- ‘Genus-level’ alignments constructed to represent proposed homologies between the genomes of representative members of specific parvovirus genera and EPV reference sequences.
- ‘Tip’ alignments in which all taxa are derived from a single EPV lineage.
Phylogenetic trees - reconstructed evolutionary relationships
We used GLUE to implement an automated process for deriving midpoint rooted, annotated trees from the EPV-containing alignments included in our project, to reconstruct the evolutionary relationships between EPVs and related viruses.
Trees were constructed at distinct taxonomic levels:
- Recursively populated root phylogeny (Rep)
- Genus-level phylogenies
- EPV lineage-level phylogenies
Raw EPV sequences and data
These are the raw data generated by database-integrated genome screening (DIGS). The tabular files contain information about the genomic location of each EVE. EVEs were classified by comparison to a polypeptide sequence reference library designed to represent the known diversity of parvoviruses - this includes extinct lineages represented only by endogenous viral elements (EVEs).
These data were obtained via DIGS performed in vertebrate genome assemblies downloaded from NCBI genomes (2020-07-15).
Raw data in tabular format are can be found at the following links:
Nucleotide level data in FASTA format (individual files), can be found at the following links:
Paleovirus-specific schema extensions
The paleovirus component of Parvovirus-GLUE extends GLUE's core schema to allow the capture of EVE-specific data. These schema extensions are defined in this file and comprise two additional table: 'locus_data' and 'refcon_data'. Both tables are linked to the main 'sequence' table via the 'sequenceID' field.
The 'locus_data' table contains EVE locus information: e.g. species, assembly, scaffold, location coordinates.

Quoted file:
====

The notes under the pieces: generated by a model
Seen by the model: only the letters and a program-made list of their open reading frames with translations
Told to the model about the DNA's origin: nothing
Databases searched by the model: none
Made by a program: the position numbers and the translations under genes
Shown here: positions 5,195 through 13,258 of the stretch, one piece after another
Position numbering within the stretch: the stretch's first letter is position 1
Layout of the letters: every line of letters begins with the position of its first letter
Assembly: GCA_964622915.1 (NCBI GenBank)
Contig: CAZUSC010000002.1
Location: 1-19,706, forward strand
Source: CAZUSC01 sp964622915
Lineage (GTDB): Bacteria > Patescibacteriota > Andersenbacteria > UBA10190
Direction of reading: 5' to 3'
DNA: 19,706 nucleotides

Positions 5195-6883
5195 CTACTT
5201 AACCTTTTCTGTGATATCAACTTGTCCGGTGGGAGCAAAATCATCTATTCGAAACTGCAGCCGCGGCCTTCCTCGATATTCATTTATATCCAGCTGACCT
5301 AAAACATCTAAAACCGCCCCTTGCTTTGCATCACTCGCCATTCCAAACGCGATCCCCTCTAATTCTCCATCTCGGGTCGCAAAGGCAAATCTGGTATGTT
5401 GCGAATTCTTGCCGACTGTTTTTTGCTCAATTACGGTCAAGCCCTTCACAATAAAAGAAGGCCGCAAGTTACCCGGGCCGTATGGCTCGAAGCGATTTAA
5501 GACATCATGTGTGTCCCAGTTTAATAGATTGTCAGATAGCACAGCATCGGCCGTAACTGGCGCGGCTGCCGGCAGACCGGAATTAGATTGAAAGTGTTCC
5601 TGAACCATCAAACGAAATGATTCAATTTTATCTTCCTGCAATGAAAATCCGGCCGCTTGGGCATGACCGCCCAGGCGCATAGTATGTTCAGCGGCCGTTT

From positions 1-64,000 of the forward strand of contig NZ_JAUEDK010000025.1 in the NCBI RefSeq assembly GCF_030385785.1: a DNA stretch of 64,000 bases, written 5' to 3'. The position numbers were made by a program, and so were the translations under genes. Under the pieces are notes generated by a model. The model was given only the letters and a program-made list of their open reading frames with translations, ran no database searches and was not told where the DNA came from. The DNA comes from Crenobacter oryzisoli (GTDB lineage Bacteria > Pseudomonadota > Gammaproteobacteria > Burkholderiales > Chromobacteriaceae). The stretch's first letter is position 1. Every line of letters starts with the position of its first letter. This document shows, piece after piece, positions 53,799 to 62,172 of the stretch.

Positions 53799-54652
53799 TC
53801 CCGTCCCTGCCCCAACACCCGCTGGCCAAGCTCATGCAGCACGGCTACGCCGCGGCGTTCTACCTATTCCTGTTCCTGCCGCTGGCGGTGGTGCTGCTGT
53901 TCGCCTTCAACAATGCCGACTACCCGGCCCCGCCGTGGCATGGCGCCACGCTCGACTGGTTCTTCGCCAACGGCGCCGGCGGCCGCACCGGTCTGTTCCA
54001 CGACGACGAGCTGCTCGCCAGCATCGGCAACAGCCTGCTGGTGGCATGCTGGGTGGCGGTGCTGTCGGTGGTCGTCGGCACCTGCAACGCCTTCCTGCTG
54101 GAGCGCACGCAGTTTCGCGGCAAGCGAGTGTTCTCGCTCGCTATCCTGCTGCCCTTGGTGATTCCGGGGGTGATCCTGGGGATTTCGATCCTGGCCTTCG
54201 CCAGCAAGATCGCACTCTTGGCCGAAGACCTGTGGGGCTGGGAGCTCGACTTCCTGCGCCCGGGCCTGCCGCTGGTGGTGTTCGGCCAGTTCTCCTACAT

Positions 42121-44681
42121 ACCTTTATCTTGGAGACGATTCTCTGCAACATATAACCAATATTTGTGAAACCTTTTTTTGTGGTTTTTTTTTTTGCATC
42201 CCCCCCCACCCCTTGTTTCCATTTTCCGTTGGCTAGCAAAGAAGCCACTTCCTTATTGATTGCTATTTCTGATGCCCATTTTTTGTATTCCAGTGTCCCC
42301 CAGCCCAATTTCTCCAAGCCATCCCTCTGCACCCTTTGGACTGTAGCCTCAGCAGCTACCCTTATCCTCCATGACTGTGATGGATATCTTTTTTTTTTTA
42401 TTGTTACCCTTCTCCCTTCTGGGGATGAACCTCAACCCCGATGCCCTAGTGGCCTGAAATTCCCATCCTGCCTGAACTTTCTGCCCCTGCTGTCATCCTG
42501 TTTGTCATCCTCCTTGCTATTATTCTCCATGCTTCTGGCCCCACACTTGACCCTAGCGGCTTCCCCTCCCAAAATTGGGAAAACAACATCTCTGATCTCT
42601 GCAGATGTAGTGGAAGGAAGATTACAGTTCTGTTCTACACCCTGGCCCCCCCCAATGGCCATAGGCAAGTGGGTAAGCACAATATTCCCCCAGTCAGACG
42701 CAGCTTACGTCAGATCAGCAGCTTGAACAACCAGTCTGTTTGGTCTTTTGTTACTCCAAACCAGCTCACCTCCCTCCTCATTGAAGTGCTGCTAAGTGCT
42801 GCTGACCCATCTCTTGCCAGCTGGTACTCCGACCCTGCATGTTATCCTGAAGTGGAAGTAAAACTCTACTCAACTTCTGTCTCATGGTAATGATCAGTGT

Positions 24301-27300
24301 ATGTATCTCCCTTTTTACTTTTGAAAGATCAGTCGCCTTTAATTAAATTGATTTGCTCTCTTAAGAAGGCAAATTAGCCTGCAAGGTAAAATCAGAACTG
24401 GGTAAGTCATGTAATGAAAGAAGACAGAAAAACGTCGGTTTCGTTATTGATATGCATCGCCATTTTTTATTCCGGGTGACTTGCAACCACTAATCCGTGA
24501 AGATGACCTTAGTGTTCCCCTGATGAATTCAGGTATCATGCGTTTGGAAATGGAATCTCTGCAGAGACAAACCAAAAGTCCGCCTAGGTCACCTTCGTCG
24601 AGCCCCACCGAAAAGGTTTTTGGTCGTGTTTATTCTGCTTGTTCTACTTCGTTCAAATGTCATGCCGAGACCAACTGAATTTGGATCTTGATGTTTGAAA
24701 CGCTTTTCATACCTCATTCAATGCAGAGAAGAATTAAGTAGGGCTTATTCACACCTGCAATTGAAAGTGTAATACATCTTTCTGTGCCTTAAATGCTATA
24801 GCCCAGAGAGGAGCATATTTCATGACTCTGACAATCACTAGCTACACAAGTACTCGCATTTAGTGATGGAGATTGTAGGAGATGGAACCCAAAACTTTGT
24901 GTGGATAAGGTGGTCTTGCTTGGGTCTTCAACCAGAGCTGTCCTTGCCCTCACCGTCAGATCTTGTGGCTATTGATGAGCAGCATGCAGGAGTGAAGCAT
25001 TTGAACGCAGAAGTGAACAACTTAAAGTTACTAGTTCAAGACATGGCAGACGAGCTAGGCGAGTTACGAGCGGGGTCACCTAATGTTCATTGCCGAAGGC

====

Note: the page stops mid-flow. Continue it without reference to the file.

The 'refcon_data' table contains summary information for individual EVE insertions. It refers to the reference sequences constructed to represent each insertion, which reflect our best efforts to reconstruct progenitor virus sequences as they might have looked when they initially integrated into the germline of ancestral species.
Hildebrandt E, Penzes J, Gifford RJ, Agbandje-Mckenna M, and R Kotin
Evolution of dependoparvoviruses across geological timescales – implications for design of AAV-based gene therapy vectors. Virus Evolution [view]
Pénzes JJ, de Souza WM, Agbandje-Mckenna M, and RJ Gifford (2019)
An ancient lineage of highly divergent parvoviruses infects both vertebrate and invertebrate hosts.
Callaway HM, Subramanian S, Urbina C, Barnard K, Dick R, Hafentein SL, Gifford RJ, and CR Parrish (2019)
Examination and reconstruction of three ancient endogenous parvovirus capsid proteins in rodent genomes.
Journal of Virology [view]
Kobayashi Y, Shimazu T, Murata K, Itou T, Suzuki Y. (2019)
An endogenous adeno-associated virus element in elephants.
Virus Res. Mar;262:10-14 [view]
Valencia-Herrera I, Cena-Ahumada E, Faunes F, Ibarra-Karmy R, Gifford RJ*, and G Arriagada* (2019) *co-corresponding authors
Molecular properties and evolutionary origins of a parvovirus-derived myosin fusion gene in guinea pigs.
Journal of Virology [view]
Pénzes JJ, Marsile-Medun S, Agbandje-McKenna M, and RJ Gifford (2018)
Endogenous amdoparvovirus-related elements reveal insights into the biology and evolution of vertebrate parvoviruses.
Virus Evolution [view]
Singer JB, Thomson EC, McLauchlan J, Hughes J, and RJ Gifford (2018)
GLUE: A flexible software system for virus sequence data.
BMC Bioinformatics [view]
Zhu H, Dennis T, Hughes J, and RJ Gifford (2018)
Database-integrated genome screening (DIGS): exploring genomes heuristically using sequence similarity search tools and a relational database. [preprint]
Gifford RJ, Blomberg B, Coffin JM, Fan H, Heidmann T, Mayer J, Stoye J, Tristem M, and WE Johnson (2018)
Nomenclature for endogenous retrovirus (ERV) loci.
Gloria Arriagada and RJ Gifford (2014)
Parvovirus-derived endogenous viral elements in two South American rodent genomes.
J. Virol. [view]
Katzourakis A. and RJ. Gifford (2010)
Endogenous viral elements in animal genomes.
PLoS Genetics [view]